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    I take little notice of minor detail. I paint with broad brush strokes.

    I'm pretty pleased with your confession. I think that you are scheduled for further disappointment.

  5. #5
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    Planemike, I'm sending you a comforting man hug. It'll all be better in the morning !

  6. #6
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    Planemike, I'm sending you a comforting man hug. It'll all be better in the morning !
    Thank you, John, appreciated.... Wish I thought it was going to be better in the morning, I would even settle for next year !!! This disunity in the country is painful to see.

  7. #7
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    Interesting article here, particularly the paragraph:

    "Last year’s triumph for Brexit has often been paired with the rise of Donald Trump as evidence of a populist surge. But most of those joining in with the ecstasies of English nationalist self-assertion were imposters. Brexit is an elite project dressed up in rough attire. When its Oxbridge-educated champions coined the appealing slogan “Take back control,” they cleverly neglected to add that they really meant control by and for the elite. The problem is that, as the elections showed, too many voters thought the control should belong to themselves."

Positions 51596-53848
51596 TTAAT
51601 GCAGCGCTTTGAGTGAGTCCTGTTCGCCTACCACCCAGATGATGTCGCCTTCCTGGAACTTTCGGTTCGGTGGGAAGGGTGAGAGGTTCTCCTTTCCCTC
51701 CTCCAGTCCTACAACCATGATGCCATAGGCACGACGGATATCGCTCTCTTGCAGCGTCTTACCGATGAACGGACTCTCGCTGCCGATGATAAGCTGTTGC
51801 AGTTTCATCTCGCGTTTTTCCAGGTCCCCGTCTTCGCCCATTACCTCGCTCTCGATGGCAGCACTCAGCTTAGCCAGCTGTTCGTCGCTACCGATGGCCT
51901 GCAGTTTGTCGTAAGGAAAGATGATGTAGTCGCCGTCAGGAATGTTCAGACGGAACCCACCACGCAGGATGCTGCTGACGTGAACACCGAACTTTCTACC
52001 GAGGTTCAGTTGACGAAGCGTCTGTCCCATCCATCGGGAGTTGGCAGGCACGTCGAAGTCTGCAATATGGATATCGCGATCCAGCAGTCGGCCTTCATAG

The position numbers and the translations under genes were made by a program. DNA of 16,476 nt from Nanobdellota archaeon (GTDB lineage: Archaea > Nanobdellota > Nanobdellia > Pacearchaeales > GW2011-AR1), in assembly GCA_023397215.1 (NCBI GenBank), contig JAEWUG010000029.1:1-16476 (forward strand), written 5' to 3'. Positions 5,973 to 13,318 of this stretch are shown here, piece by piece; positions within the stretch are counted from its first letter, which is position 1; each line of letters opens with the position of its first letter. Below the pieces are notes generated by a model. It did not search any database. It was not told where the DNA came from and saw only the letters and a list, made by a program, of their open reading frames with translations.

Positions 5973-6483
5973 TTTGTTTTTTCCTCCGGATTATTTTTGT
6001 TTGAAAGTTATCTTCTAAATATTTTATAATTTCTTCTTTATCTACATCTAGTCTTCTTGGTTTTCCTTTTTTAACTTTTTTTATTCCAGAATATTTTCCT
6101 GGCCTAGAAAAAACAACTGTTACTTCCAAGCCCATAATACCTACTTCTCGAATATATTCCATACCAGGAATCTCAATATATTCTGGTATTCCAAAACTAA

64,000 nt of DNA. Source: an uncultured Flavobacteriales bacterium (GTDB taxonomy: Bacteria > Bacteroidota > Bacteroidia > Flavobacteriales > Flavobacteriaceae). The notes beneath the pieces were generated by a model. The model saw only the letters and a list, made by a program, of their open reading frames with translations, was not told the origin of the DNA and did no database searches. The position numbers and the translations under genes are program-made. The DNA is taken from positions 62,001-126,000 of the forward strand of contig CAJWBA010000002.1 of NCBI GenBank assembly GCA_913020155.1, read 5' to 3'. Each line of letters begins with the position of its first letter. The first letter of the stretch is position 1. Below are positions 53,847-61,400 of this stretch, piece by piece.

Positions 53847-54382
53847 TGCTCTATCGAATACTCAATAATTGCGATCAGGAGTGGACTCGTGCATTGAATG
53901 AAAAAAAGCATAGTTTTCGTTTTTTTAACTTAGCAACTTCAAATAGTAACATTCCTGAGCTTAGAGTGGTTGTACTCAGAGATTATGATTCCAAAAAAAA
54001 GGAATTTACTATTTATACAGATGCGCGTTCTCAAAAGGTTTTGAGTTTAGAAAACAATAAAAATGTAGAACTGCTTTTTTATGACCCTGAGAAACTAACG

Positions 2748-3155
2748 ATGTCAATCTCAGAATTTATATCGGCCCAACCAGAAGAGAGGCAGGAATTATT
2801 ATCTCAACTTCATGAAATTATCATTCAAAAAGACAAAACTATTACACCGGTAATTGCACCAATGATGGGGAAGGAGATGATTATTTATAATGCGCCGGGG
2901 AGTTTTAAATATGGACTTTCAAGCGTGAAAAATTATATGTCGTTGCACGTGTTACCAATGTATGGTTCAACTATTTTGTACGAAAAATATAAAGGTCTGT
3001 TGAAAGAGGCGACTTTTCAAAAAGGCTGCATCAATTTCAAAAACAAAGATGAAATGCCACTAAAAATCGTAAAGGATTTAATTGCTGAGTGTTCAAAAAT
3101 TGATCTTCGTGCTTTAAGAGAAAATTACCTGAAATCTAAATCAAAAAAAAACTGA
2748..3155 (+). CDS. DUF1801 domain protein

http://www.nybooks.com/daily/2017/06...-of-a-fantasy/

  8. #8
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    Garbage. The elite were quite happy with endless droves of cheap labour.

  9. #9
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    So far the score on the boards seems to be EU 1, UK 0 in terms of the negotiations. The UK Govt. have conceded on the timetable. Even the Tory graph concedes that the UK 'caves in'
    http://www.telegraph.co.uk/news/2017...ech-dup-live2/

    And Boris got monstered by Carney at the mansionhouse

    http://www.independent.co.uk/news/bu...-a7798551.html

    Don't get me wrong,,I am as keen as anyone to ensure the UK gets a good outcome, it's just that my concept of a good outcome is not leaving the Customs Union and having a substantial proportion of the benefits of the single market retained
    Last edited by trekbuster; 20th June 2017 at 12:27.

  10. #10
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    The timetable was always scheduled for 19th June. Where do these papers get this crap from. And the NI peace deal wasn't an issue before? Again, where does this left wing bile emanate from?